At present that we know a little bit about the JTAG interface, what tin we do with information technology?

The JTAG interface in do

With JTAG we can control the execution of the firmware (stop the execution, inspect the memory, configure breakpoints, execute the code step-by-step, etc). Nosotros can too audit the state of the processor and its registers, read and write to memory and admission whatever I/O device connected to the processor.

Through a feature called
Boundary Scan, the JTAG interface allows access to all the pins of the chip! In this style, we tin individually read and write to each pin, and consequently dispense the peripherals continued to the processor/microcontroller (GPIO, retentivity, flash, etc).

In practice, with the JTAG interface we tin:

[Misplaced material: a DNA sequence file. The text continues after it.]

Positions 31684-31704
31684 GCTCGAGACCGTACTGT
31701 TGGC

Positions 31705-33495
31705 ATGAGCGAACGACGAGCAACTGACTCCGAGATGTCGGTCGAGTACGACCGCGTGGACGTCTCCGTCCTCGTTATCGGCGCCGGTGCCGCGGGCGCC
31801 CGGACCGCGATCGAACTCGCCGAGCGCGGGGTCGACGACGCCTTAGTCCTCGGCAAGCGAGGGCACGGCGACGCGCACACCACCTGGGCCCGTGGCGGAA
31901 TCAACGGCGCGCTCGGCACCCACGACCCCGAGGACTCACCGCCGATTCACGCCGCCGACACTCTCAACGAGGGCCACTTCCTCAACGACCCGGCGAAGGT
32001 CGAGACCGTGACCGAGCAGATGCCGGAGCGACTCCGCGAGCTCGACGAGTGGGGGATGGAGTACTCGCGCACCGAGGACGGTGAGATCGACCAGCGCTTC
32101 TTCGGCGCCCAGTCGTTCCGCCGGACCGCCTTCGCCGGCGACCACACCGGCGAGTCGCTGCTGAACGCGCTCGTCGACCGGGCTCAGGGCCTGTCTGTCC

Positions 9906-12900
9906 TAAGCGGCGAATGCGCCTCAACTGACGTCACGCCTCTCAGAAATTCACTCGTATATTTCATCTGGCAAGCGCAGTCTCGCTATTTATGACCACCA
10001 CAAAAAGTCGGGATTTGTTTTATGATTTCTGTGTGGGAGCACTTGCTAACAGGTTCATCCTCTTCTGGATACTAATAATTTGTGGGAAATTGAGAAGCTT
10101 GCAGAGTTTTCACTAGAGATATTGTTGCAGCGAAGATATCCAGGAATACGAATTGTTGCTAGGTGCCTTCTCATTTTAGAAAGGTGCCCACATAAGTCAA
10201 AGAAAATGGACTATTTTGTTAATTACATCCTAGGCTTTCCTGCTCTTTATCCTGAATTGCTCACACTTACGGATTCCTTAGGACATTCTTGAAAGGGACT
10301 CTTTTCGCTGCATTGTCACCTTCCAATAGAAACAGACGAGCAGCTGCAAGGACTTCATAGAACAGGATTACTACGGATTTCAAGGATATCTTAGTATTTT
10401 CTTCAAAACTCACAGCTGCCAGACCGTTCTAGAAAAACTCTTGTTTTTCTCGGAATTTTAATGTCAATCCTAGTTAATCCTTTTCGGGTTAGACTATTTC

• Identify information about the hardware (processor, memory, etc).
  • Dump RAM and gain access to sensitive data such as passwords and cryptographic keys.
  • Change the behavior of programs at run fourth dimension to obtain privileged access to the system.
  • Capture sensitive data from hardware devices, such equally information stored in an EEPROM.
  • Activate peripherals and modify their behavior, such as setting or resetting an I/O pin.
  • And of form, dump the wink retentiveness to excerpt the firmware of the device!

As nosotros can see, the JTAG interface is perfect for inspecting the execution of the firmware, discover vulnerabilities and exploit the device.

Simply if the JTAG interface is so insecure, why don’t many hardware manufacturers remove or disable the admission to it?

Considering the JTAG interface is very convenient for the development and production of the hardware! Developers use the JTAG interface to debug the firmware running on the device. Also, the JTAG interface is used every bit a tool for programming and testing the device in production.

However, some manufacturers may adopt countermeasures to make it difficult to utilise the JTAG interface in the terminal product, including:

  • Obfuscation (cutting tracks, removing resistors, etc).
  • Reconfiguration of the JTAG pins in software.